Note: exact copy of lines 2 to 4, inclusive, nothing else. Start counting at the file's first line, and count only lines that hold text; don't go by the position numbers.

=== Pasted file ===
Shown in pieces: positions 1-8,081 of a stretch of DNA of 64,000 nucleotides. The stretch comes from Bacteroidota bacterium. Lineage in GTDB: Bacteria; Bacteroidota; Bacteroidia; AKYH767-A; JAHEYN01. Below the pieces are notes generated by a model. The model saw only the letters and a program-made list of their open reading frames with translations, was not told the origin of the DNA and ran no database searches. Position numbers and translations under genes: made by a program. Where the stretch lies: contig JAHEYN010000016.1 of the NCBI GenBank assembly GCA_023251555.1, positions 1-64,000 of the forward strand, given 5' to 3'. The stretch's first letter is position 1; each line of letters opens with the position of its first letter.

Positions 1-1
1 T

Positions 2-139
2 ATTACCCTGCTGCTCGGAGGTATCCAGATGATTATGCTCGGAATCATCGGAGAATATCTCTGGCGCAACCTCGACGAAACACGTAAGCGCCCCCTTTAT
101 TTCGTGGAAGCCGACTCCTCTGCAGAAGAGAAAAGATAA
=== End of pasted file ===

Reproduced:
Positions 1-1
1 T

Positions 2-139